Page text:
The ‘Happiest’ Families Have Two (Obedient) Daughters
Raising two children could never be deemed a small undertaking, but according to this study, families raising two girls are the “most harmonious.” The survey discovered that the two girls in the combination tended to be “well-behaved,” yet the researchers seem to be aligning that definition with obedience — a questionable trait to be reinforcing in self-assured little girls.
The article over at TODAY Moms, reads:
The survey of more than 2,000 families with different combinations of siblings found two girls are most likely to be: well-behaved, Â play nicely together, easy to reason with, and rarely try toÂ push each other’s buttons.
Little girls who are “easy to reason with” and “rarely try to push each other’s buttons” read to me like pushovers who say “yes, mommy” and dutifully eat all their vegetables. While that image may incite a smile in many parents, the reality of a little girl not being encouraged to voice her discontentment may have terrible results later on. After all, what’s the difference between a father saying, “because I said so” and a manipulative boyfriend? Or a mother insisting that her daughter just do things without questioning them and a schoolyard bully pressuring her to do something that she suspects is wrong?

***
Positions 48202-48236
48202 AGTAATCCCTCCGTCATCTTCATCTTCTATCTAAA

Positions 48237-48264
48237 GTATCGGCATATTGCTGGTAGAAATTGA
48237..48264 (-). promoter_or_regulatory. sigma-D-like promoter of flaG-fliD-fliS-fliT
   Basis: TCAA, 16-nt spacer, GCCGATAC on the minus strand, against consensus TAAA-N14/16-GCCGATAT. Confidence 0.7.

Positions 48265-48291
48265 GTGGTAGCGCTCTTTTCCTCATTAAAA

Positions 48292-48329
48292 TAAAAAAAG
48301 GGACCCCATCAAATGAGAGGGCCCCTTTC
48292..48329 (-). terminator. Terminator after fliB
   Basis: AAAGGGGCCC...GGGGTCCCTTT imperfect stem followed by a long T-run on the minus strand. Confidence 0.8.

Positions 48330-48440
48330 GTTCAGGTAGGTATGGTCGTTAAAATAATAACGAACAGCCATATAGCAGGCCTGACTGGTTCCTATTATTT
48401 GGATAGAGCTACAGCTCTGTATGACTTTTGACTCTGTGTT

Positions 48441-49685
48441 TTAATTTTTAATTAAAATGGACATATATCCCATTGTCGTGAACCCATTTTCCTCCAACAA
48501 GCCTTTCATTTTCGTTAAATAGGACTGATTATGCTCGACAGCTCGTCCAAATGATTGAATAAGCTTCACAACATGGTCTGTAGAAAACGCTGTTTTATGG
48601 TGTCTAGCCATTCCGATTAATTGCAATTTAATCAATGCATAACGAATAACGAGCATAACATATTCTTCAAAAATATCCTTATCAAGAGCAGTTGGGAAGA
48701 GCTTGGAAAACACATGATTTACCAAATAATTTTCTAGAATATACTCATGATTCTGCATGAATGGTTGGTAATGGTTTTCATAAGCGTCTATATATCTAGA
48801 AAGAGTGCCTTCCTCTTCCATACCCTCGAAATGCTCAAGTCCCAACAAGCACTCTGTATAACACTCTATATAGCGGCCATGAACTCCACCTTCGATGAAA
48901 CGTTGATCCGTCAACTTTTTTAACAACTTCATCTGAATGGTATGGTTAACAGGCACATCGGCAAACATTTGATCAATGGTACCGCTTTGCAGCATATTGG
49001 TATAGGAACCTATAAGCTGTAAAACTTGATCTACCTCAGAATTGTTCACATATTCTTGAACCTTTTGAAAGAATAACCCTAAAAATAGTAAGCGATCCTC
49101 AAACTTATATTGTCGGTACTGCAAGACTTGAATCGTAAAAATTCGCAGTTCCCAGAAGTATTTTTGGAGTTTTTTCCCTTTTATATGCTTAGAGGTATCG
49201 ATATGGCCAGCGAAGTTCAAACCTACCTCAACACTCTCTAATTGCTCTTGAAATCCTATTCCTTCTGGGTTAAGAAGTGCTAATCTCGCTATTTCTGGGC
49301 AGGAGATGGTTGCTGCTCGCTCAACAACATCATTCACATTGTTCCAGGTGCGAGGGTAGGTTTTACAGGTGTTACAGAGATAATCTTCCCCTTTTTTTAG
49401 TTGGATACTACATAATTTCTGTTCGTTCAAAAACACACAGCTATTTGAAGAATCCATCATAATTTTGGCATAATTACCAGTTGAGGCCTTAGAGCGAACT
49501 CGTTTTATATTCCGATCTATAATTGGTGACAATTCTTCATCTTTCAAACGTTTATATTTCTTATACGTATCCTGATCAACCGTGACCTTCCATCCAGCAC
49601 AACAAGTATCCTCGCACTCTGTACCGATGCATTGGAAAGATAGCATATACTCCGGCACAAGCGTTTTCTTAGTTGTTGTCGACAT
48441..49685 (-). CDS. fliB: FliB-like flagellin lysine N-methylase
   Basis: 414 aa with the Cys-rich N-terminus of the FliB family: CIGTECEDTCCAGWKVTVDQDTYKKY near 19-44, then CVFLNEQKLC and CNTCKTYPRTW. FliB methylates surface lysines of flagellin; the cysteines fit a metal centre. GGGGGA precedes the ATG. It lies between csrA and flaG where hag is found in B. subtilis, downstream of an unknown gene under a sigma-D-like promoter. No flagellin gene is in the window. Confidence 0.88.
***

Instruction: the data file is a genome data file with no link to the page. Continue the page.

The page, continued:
What makes me suspect that there are some hyper-gendered approaches to parenting here is that two girls are the only combination to have garnered these remarks. Meanwhile, four girls (ranked at the bottom of the family harmony list) are considered horrible for having “all those hormones.” Families with four girls cite all kinds of problems like “fighting and arguing,” suggesting to me that it’s harder to keep four girls “well-behaved” than two. Disagreements in the ranks of sisters sound more authentic to me than two muted children who “play nicely together.” And while it reads like praise, comments like these on the obedience of girls have strong roots in encouraging complacency in females.
Having children who listen to reason is to be cherished, but raising children of either gender who are told never to question it is cause for alarm.